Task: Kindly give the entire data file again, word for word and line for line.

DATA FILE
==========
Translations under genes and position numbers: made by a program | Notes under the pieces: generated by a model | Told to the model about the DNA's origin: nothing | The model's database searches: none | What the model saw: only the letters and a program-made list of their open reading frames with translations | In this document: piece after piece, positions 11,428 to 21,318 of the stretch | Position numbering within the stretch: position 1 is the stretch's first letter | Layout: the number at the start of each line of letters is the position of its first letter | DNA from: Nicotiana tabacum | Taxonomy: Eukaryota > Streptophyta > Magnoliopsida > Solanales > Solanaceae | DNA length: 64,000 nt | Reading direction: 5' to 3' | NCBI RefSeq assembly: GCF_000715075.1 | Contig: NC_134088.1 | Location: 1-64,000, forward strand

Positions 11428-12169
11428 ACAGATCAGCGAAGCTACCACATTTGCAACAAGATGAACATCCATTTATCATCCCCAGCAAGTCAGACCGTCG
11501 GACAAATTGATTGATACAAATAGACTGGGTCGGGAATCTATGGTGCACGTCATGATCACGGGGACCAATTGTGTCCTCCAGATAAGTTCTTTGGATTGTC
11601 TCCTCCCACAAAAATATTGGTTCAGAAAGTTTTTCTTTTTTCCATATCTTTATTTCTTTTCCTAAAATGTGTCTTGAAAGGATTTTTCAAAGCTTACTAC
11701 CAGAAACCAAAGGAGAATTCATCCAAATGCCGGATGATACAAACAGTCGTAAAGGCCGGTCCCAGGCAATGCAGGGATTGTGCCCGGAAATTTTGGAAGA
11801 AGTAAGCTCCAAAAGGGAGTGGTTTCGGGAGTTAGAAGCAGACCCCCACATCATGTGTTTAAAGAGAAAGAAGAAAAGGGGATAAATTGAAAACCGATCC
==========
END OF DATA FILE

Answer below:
Translations under genes and position numbers: made by a program | Notes under the pieces: generated by a model | Told to the model about the DNA's origin: nothing | The model's database searches: none | What the model saw: only the letters and a program-made list of their open reading frames with translations | In this document: piece after piece, positions 11,428 to 21,318 of the stretch | Position numbering within the stretch: position 1 is the stretch's first letter | Layout: the number at the start of each line of letters is the position of its first letter | DNA from: Nicotiana tabacum | Taxonomy: Eukaryota > Streptophyta > Magnoliopsida > Solanales > Solanaceae | DNA length: 64,000 nt | Reading direction: 5' to 3' | NCBI RefSeq assembly: GCF_000715075.1 | Contig: NC_134088.1 | Location: 1-64,000, forward strand

Positions 11428-12169
11428 ACAGATCAGCGAAGCTACCACATTTGCAACAAGATGAACATCCATTTATCATCCCCAGCAAGTCAGACCGTCG
11501 GACAAATTGATTGATACAAATAGACTGGGTCGGGAATCTATGGTGCACGTCATGATCACGGGGACCAATTGTGTCCTCCAGATAAGTTCTTTGGATTGTC
11601 TCCTCCCACAAAAATATTGGTTCAGAAAGTTTTTCTTTTTTCCATATCTTTATTTCTTTTCCTAAAATGTGTCTTGAAAGGATTTTTCAAAGCTTACTAC
11701 CAGAAACCAAAGGAGAATTCATCCAAATGCCGGATGATACAAACAGTCGTAAAGGCCGGTCCCAGGCAATGCAGGGATTGTGCCCGGAAATTTTGGAAGA
11801 AGTAAGCTCCAAAAGGGAGTGGTTTCGGGAGTTAGAAGCAGACCCCCACATCATGTGTTTAAAGAGAAAGAAGAAAAGGGGATAAATTGAAAACCGATCC